The new lawsuit, filed by Jackson attorney Daniel L. Reback, marks the latest twist in a controversy that began when Hart and Jackson went to Las Vegas together in August 2017. A few weeks later, according to court documents in a related case, Hart’s then-pregnant wife, Eniko Parrish, allegedly received an anonymous message that read, “Unfortunately, your husband Kevin Hart is cheating on you.” The message allegedly contained a Dropbox link to an edited video showing Hart engaged in an intimate act with a woman in his private suite at the Cosmopolitan hotel. That evening, Hart posted an Instagram video apologizing to his wife and family, admitting that he had made a “huge error in judgment” and vowing “not to let anyone profit financially from my mistakes.” The post prompted someone with the Instagram handle Misterjood to leave a public comment saying, “Give me $5 million or I’ll publish the video. There’s no need to make this public. You had your chance.”

Hours later, on September 17, 2017, the now-defunct website published the secretly recorded video footage. Within days, TMZ reported that the FBI was investigating a multimillion-dollar extortion scheme against Hart. That same week, model Montia Sabbag held a press conference with her then-attorney, Lisa Bloom, to confirm that she was the woman in the video. She pleaded not guilty and said she had nothing to do with the recording or any alleged extortion. (Sabbag would later file a $60 million lawsuit against Jackson and Hart, alleging that the men conspired to record and distribute the footage in order to exploit Hart’s Irresponsible tour. A judge dismissed Sabbag’s civil claims against Jackson in August 2022, citing Sabbag’s lack of “diligence,” specifically her failure to obtain Jackson’s case files from prosecutors, who had by then dropped their two extortion claims. Sabbag’s remaining claims against Hart would be dismissed in June 2023 when Sabbag’s attorney failed to appear at a pre-trial final status conference.)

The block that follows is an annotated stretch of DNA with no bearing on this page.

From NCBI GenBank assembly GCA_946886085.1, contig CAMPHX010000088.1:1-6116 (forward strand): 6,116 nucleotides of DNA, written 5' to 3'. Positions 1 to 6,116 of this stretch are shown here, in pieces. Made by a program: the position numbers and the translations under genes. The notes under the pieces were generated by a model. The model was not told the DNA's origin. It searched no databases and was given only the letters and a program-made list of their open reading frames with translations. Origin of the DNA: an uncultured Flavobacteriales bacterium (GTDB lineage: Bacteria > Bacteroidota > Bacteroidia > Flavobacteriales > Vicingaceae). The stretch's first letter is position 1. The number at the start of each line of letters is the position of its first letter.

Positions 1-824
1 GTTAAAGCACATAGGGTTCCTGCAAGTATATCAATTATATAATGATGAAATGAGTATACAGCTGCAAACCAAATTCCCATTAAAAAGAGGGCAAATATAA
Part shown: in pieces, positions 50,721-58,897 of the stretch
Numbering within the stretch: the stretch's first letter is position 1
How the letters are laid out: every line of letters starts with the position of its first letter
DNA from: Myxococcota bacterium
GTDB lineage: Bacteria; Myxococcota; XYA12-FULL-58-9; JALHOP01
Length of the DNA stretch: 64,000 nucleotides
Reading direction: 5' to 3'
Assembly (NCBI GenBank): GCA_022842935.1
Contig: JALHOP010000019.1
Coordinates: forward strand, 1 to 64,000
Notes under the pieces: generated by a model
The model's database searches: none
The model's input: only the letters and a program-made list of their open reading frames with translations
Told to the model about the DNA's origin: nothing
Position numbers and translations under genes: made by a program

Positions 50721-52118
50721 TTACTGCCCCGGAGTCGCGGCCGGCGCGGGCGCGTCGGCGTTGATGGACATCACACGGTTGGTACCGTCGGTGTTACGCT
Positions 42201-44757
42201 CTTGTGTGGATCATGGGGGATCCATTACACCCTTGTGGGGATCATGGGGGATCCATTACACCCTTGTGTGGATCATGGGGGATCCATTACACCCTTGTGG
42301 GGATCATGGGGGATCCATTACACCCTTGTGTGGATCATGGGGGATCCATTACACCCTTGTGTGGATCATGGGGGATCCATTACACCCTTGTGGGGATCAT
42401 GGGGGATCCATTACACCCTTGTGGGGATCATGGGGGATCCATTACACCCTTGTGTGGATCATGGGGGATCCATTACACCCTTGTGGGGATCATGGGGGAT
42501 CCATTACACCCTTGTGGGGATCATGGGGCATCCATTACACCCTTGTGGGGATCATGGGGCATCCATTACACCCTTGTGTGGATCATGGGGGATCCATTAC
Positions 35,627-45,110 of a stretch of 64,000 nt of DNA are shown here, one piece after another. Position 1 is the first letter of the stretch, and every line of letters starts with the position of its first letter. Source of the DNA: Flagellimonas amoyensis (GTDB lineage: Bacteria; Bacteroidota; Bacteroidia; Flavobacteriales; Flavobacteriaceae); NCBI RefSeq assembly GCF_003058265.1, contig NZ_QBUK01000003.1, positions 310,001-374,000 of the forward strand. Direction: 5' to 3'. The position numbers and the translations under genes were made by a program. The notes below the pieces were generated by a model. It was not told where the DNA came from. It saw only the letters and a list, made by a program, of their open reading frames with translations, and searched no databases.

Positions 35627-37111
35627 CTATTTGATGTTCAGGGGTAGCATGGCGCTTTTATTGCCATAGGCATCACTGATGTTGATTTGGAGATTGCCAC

According to Jackson’s new lawsuit, Hart and his attorneys played an integral role in the events that led to his arrest. Jackson alleges that Hart’s camp misled investigators about key evidence shortly before more than a dozen armed police officers kicked down his door at gunpoint and stormed his home on Jan. 23, 2018. In a separate lawsuit filed against members of the Los Angeles County District Attorney’s Office last December, Jackson alleges that the search warrant for the raid was based on an earlier warrant that described Mister Jew’s $5 million demand as the alleged extortion attempt. In the warrant, investigators described the demand as a “private message” sent before Hart posted his apology video.